Canada approves genetically engineered potatoes from Idaho
by Keith Ridler, The Associated Press
J.R. Simplot Co. said the potatoes contain only potato genes and that the genetically engineered resistance to blight comes from an Argentine variety of potato that naturally produced a defence
BOISE, Idaho—Three types of genetically engineered potatoes created by an Idaho company to resist the pathogen that caused the Irish potato famine are safe for the environment and safe to eat, Canadian officials said Aug. 3.
The approval by Health Canada and the Canadian Food Inspection Agency means the J.R. Simplot Co. potatoes can be imported, planted and sold in Canada.
The company said it received approval letters from Health Canada and the Canadian Food Inspection Agency in the last several days. Health Canada spokeswoman Renelle Briand confirmed the approvals to The Associated Press.
“We have no objection to the sale of food derived from J.R. Simplot Company’s” potatoes for human consumption, Karen McIntyre, director general of Health Canada, said in a letter sent on July 28 to the company.
Canadian officials in two other letters sent on Monday approved the environmental release of planting the potatoes and using the potatoes for livestock feed. Misshapen potatoes not considered top quality are used to feed livestock.
The three varieties of potato—the Russet Burbank, Ranger Russet and Atlantic—were approved by U.S. regulatory agencies in February.
The approval by Canada means the two nations can import and export with each other the potatoes that contain a gene resistant to late blight that led to the Irish potato famine.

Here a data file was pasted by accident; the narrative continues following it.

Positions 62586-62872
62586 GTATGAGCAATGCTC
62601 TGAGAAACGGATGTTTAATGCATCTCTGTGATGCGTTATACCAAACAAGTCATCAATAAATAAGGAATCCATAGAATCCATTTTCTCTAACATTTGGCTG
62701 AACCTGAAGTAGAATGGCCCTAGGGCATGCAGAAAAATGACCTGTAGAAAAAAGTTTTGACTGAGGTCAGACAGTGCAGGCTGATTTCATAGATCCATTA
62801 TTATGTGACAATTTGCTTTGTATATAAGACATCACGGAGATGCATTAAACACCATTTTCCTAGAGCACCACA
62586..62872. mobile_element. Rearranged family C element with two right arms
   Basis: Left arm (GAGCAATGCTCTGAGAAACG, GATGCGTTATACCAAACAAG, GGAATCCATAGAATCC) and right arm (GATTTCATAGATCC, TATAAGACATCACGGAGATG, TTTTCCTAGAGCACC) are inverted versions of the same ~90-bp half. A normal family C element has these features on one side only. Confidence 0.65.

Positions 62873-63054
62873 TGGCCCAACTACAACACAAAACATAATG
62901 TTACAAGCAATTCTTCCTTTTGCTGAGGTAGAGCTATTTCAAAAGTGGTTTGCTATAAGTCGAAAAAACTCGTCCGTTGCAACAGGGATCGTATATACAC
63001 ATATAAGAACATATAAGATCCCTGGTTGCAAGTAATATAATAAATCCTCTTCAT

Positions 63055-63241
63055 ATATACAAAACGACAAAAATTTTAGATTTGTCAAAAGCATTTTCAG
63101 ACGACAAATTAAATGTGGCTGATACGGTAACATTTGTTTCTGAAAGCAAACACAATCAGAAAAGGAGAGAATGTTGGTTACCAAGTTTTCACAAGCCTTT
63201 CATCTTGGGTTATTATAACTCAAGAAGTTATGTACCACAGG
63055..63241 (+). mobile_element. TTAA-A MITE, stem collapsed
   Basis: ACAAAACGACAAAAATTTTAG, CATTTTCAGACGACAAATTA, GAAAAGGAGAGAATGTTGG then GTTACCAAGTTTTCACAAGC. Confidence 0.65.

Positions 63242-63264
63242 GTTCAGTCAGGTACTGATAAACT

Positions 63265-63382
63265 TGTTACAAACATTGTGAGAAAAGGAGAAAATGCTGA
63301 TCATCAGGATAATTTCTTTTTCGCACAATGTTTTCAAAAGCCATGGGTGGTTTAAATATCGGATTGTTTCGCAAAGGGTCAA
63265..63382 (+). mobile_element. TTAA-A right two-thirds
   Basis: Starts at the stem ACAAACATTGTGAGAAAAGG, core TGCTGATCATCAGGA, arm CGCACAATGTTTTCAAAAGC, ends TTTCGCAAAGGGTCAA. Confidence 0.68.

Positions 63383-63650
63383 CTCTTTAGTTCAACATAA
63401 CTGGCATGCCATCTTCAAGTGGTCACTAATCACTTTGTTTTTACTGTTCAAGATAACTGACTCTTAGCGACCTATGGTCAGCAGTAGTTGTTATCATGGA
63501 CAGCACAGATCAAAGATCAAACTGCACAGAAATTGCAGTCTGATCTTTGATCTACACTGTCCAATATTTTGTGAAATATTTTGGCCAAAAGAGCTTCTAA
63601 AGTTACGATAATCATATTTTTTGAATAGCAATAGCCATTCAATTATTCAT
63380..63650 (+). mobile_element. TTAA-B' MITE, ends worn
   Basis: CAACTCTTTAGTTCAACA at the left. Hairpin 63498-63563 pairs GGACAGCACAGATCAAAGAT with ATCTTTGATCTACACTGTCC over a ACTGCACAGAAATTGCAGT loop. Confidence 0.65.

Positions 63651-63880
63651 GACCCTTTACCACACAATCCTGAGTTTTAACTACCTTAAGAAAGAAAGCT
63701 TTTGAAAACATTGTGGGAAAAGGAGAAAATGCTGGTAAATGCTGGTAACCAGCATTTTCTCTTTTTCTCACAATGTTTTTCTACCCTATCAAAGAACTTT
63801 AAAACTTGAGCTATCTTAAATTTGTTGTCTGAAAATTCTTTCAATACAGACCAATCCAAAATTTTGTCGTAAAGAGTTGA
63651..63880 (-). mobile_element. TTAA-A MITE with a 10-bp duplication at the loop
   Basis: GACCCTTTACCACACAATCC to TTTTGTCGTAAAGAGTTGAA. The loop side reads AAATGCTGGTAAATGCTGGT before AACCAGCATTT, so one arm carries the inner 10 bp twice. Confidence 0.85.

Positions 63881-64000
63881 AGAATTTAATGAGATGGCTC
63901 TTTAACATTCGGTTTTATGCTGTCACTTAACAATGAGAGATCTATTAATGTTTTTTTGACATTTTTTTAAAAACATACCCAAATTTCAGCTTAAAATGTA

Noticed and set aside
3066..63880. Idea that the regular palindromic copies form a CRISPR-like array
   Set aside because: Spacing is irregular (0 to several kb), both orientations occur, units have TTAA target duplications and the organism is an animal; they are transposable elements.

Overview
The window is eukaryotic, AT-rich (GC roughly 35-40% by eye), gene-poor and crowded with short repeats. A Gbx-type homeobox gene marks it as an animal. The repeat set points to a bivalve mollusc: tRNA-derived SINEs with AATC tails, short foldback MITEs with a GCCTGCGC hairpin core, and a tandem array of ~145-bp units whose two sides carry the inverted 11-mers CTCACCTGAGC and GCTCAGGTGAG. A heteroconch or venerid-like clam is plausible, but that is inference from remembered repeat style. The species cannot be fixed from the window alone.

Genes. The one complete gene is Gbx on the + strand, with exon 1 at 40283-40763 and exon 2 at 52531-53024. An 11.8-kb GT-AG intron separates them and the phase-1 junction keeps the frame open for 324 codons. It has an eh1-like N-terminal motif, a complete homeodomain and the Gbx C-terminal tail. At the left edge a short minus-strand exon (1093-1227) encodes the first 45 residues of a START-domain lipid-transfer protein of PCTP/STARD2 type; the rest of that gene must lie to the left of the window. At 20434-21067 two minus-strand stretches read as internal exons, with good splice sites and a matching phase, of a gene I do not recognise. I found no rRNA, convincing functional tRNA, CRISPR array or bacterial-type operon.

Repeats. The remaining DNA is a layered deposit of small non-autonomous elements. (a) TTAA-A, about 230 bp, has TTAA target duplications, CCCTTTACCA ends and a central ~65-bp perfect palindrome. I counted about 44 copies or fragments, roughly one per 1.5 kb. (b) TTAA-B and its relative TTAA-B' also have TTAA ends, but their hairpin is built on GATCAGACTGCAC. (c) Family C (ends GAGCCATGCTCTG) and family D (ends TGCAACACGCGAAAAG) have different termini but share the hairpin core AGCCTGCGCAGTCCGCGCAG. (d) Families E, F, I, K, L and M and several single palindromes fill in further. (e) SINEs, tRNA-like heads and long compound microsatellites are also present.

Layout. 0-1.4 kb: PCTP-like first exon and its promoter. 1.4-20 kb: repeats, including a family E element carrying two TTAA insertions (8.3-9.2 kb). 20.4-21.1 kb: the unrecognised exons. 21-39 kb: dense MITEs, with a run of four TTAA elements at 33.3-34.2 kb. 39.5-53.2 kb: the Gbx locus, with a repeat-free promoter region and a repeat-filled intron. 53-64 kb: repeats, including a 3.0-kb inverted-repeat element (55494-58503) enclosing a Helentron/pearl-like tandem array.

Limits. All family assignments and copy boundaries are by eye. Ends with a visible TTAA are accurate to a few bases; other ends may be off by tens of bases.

The company said the potatoes contain only potato genes and that the resistance to late blight comes from an Argentine variety of potato that naturally produced a defence.
J.R. Simplot spokesman Doug Cole said the company has been doing experimental field trials in three Canadian provinces: Manitoba, Ontario and Prince Edward Island.
Farmers on Prince Edward Island successfully grow Russet Burbank potatoes, Cole said, but the wet climate makes late blight a problem. A potato with resistance to late blight could help.
“There’s strong interest from farmers to get that potato with that trait so they can spray less and have a better quality crop,” Cole said.
There is no evidence that genetically modified organisms, known as GMOs, are unsafe to eat, but changing the genetic code of foods presents an ethical issue for some. McDonald’s declines to use Simplot’s genetically engineered potatoes for its French fries.
Simplot officials said the potatoes also have reduced bruising and black spots, enhanced storage capacity and a lower amount of a chemical that’s a potential carcinogen and is created when potatoes are cooked at high temperatures.
Potatoes are considered the fourth food staple crop in the world behind corn, rice and wheat. Late blight, which rotted entire crops and led to the deaths of about a million Irish in the 1840s, is still a major problem for potato growers, especially in wetter regions.
Fungicides have been used for decades to prevent the blight. Simplot said the genetically engineered potatoes reduce the use of fungicide by half.
The most recent Canada and U.S. approvals apply to Simplot’s second generation of Innate potatoes. The first generation didn’t include protection from late blight or enhanced cold storage. The company said the potatoes have the same taste, texture and nutritional qualities as conventional potatoes.
Production of the first generation potatoes started with 400 acres (162 hectares) in 2015, jumped to 1,000 acres (405 hectares) in 2016 and 6,000 acres (2,428 hectares) this year.
Those potatoes are now available in 40 states and 4,000 supermarkets, Cole said, with about 60 million pounds (27.2 million kilograms) sold.
“We are pleased with sales in the U.S. and hope they will continue,” he said.